British GDP Has Already Collapsed by 30%
British GDP (AMBI) at the end of 2008 is estimated at £1.275 trillion, against £1.267 trillion at the end of 2007. However, sterling has collapsed against major global currencies by 30% or more, which translates into a real terms collapse in the country's GDP of 30%, i.e. 2007 GDP of $2.7 trillion has now fallen to $1.8 trillion - a collapse in GDP of over 30%. The Government, Bank of England and FSA are failing in their primary duty, which is to preserve the purchasing power of the currency.
The Labour government has destroyed the purchasing power of the British Pound by 30% so as to save 1% or 2% on the actual officially published GDP data during 2009. That's a price of 30% for a net benefit of at most 1.5%, which will still not prevent a deep recession from occurring. Quantitative Easing, which is madness personified, was for several months supported by the mainstream press. My November article, Bankrupt Britain Trending Towards Hyper-Inflation?, illustrated how it sacrifices long-term growth for possible short-term benefit
Therefore, whatever is the conclusion of this analysis in terms of sterling GDP contraction during 2009, what readers need to remember is that the real purchasing power of Britain's currency loss of 30% means that the country's GDP has already been sacrificed in lieu of hoodwinking the electorate into believing that things are not as bad as they actually are. Meanwhile, the price of currency devaluation is in much higher future inflation, which the government is hoping will not kick in until after the 2010 election.
British Pound Crash Failing to Boost Manufacturing
The Manufacturing sector was supposed to the save the UK economy from the economic bust in the light of sterling's 30% devaluation. However, given the collapse of global trade and demand, which has put paid to this false assumption (as I pointed out over 6 months ago), sterling's fall will not benefit Britain. This is because the manufacturing base of the country has shrunk to such a small sector of the economy that it cannot hope to offset the Financial sector's depression, which once contributed more than £40 billion in profits a year to Britain's bottom line. It is now consuming tax payers' funds to the tune of several hundreds of billions into an ever expanding black hole.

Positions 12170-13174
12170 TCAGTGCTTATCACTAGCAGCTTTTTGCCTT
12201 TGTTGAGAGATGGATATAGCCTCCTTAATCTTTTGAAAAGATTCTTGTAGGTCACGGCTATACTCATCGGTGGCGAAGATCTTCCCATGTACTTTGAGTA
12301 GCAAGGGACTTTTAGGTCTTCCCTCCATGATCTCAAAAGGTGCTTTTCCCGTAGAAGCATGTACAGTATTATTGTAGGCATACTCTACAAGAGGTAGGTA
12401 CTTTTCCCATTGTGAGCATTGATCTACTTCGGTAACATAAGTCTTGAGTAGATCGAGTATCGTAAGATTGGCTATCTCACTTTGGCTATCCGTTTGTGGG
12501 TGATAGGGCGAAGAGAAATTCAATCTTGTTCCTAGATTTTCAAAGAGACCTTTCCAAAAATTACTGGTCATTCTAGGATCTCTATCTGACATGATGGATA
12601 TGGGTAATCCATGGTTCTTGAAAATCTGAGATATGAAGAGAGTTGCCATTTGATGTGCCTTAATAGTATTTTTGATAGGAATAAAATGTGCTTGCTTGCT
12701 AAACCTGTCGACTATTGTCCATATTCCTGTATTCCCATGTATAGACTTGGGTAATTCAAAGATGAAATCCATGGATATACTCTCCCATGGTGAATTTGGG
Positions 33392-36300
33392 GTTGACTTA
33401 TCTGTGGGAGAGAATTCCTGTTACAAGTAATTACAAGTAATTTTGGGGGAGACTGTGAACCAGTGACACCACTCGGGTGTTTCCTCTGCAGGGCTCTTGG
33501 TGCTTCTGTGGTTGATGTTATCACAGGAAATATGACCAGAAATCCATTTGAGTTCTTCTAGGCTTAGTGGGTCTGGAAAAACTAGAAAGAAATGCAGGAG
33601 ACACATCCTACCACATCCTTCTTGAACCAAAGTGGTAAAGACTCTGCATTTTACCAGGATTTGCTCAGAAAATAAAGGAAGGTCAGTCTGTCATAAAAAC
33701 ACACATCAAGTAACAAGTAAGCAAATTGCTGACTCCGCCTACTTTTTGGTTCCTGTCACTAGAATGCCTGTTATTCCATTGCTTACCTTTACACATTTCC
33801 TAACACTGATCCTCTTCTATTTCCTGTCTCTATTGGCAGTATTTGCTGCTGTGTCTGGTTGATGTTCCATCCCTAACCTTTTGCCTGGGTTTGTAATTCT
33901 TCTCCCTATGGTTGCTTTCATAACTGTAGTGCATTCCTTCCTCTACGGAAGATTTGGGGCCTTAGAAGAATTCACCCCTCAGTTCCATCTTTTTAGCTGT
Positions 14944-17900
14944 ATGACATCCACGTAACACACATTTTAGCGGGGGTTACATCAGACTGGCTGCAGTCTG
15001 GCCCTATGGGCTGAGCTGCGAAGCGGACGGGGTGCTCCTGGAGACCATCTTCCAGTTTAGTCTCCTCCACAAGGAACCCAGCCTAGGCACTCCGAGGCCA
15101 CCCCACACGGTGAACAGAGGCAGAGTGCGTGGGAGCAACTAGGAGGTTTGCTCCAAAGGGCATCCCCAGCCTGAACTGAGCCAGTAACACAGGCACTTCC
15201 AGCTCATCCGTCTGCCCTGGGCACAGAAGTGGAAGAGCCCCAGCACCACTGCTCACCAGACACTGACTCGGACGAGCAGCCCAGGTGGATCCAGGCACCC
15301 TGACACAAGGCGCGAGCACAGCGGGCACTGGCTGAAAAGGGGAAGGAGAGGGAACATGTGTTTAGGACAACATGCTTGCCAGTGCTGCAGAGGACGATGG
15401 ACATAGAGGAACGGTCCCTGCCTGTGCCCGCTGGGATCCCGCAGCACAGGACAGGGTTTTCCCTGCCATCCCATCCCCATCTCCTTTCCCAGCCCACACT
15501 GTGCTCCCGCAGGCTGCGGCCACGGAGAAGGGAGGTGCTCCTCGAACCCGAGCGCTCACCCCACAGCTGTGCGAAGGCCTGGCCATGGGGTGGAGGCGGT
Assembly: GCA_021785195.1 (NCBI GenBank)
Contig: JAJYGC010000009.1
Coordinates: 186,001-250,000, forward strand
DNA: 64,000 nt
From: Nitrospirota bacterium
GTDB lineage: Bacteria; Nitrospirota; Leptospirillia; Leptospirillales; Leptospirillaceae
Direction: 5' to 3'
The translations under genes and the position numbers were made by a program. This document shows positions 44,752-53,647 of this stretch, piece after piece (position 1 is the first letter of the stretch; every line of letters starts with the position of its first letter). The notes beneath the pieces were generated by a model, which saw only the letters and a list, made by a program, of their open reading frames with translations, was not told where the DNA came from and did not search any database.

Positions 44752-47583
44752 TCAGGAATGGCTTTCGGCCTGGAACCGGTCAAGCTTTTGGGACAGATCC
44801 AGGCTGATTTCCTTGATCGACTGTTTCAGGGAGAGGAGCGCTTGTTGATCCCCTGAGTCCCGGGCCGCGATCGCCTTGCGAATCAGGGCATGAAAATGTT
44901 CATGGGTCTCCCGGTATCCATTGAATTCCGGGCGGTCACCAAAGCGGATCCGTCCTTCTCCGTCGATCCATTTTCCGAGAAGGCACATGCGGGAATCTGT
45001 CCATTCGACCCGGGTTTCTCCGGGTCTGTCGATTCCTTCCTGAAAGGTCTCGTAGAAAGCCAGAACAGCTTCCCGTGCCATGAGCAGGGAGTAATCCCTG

To make matters worse, the crash in the oil price has hit UK North Sea oil foreign exchange earnings and therefore contributes to sterling's downtrend with an exchange rate drop of 30%+ that offsets a large part of the benefits of the fall in crude oil prices. In fact we may reach a point in the near future of rising petrol prices despite continuously depressed crude oil prices, which the analysis of December 8th (Crude Oil Forecast 2009- Time to Buy?) concluded would remain depressed for the duration of economic contraction, i.e. probably for the whole of 2009.
UK Interest Rates
The February rate cut to 1% fulfills the forecast target for 2009 (4th Dec 08 - UK Interest Rates Forecast to Crash to 1% ). The next stop would be a similar Zero Interest Rate Policy (ZIRP) as that adopted by the United States - which cut their interest rate to 0.25%.
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While the base interest rate stands at 1%, the 3 month libor rate is at 2.14%, and the real economic interest rate is at 3.54%. This clearly indicates that the banks are still refusing to lend, and in effect hoarding government bailout cash injections, much of which is being used to reward bonuses to culpable staff.